Lytic growth is modulated by developmentally regulated factors operating in the host at the cellular level. Differences in pathogenic potential exist not only between virus serotypes, but between virus strains of the same serotype, mediated in the case of MVM by a region of the viral capsid called the allotropic determinant. This determinant involves a small group of amino acids that map near the surface of the virion, grouped along the edge of the spike at the threefold symmetry axis and down into the depression at the twofold axis. Here a coordinated change in just a few amino acid residues can change the tissue or species specificity of a virus. Thus, for example, mutating one or two amino acids in the capsid of the lymphotropic murine virus MVMi allows it to extend, or even switch, its host range, gaining the ability to replicate productively in murine fibroblasts. Among members of the FPV/CPV group, a similar cluster of surface amino acid changes control canine and feline host ranges, determining the ability of the virus to replicate in canine cells in culture and to infect dogs in vivo. Genetically and pathogenically, distinct strains of PPV exhibit allotropic specificity that is determined in a similar way and controls their ability to replicate in particular porcine cell lines in vitro. Permissiv- ity to AMDV replication has been similarly linked to a cluster of capsid residues. In each of these cases, infection of the ‘wrong’ host cell is profoundly restricted at an unidentified step that occurs after virus internalization from the cell surface but before the onset of transcription and DNA amplification. The molecular basis for these differences in tropism is still uncertain, and may perhaps vary somewhat between viruses. For FPV and CPV, recent developments suggest that host range is, at least in part, determined by the ability of the viruses to bind transferrin receptor molecules of the appropriate host species (J. S. L. Parker and C. R. Parrish, personal communication). This suggests that, for these viruses, the critical step is likely to involve receptor-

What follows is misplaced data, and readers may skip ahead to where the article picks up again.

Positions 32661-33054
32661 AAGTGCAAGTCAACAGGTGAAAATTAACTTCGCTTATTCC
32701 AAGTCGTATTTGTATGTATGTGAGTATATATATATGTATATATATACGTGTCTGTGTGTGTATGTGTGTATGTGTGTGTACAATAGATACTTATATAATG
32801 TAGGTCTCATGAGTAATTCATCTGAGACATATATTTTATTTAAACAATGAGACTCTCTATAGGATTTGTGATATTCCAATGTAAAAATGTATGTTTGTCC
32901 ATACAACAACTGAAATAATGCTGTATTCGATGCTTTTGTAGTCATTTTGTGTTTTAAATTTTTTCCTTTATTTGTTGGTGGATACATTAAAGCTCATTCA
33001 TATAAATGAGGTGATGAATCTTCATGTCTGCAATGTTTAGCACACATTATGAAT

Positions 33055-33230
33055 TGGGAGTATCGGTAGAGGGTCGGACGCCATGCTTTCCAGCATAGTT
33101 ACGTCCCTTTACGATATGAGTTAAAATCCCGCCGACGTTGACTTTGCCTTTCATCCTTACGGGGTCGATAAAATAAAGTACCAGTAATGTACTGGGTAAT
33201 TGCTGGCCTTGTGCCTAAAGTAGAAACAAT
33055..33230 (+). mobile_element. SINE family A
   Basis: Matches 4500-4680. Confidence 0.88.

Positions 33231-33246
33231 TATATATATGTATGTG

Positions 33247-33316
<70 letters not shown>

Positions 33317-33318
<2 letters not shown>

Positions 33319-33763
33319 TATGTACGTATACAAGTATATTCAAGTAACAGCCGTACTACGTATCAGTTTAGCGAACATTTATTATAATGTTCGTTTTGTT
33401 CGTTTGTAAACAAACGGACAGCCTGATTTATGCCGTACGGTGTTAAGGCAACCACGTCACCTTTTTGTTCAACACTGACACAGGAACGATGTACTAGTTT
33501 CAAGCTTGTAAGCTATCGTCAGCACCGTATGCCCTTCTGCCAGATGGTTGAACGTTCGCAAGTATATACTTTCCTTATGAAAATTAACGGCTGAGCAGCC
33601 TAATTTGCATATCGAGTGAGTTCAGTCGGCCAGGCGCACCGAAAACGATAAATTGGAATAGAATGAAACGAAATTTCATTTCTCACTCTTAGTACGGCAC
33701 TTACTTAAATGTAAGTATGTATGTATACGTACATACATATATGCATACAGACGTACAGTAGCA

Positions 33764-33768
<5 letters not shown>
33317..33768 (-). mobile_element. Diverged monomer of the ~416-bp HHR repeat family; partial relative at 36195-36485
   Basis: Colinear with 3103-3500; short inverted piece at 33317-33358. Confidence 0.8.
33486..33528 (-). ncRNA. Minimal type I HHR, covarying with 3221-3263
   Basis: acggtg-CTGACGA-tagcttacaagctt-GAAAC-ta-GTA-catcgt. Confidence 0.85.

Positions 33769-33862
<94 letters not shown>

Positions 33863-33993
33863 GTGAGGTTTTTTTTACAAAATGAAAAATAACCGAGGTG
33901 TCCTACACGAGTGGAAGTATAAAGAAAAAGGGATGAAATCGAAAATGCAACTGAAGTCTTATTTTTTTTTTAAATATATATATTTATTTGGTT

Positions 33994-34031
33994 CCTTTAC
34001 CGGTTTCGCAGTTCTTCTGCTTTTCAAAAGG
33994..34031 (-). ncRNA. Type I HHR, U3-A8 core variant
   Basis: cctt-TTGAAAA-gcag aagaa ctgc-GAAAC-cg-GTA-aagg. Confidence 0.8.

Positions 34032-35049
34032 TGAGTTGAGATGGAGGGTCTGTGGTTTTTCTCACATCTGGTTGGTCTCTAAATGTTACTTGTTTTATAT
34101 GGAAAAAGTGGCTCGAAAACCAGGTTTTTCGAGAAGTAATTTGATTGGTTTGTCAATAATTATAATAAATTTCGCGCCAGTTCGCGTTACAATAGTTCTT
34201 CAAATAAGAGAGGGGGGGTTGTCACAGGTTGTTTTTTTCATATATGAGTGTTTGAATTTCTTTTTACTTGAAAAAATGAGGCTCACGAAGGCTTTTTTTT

Parvoviruses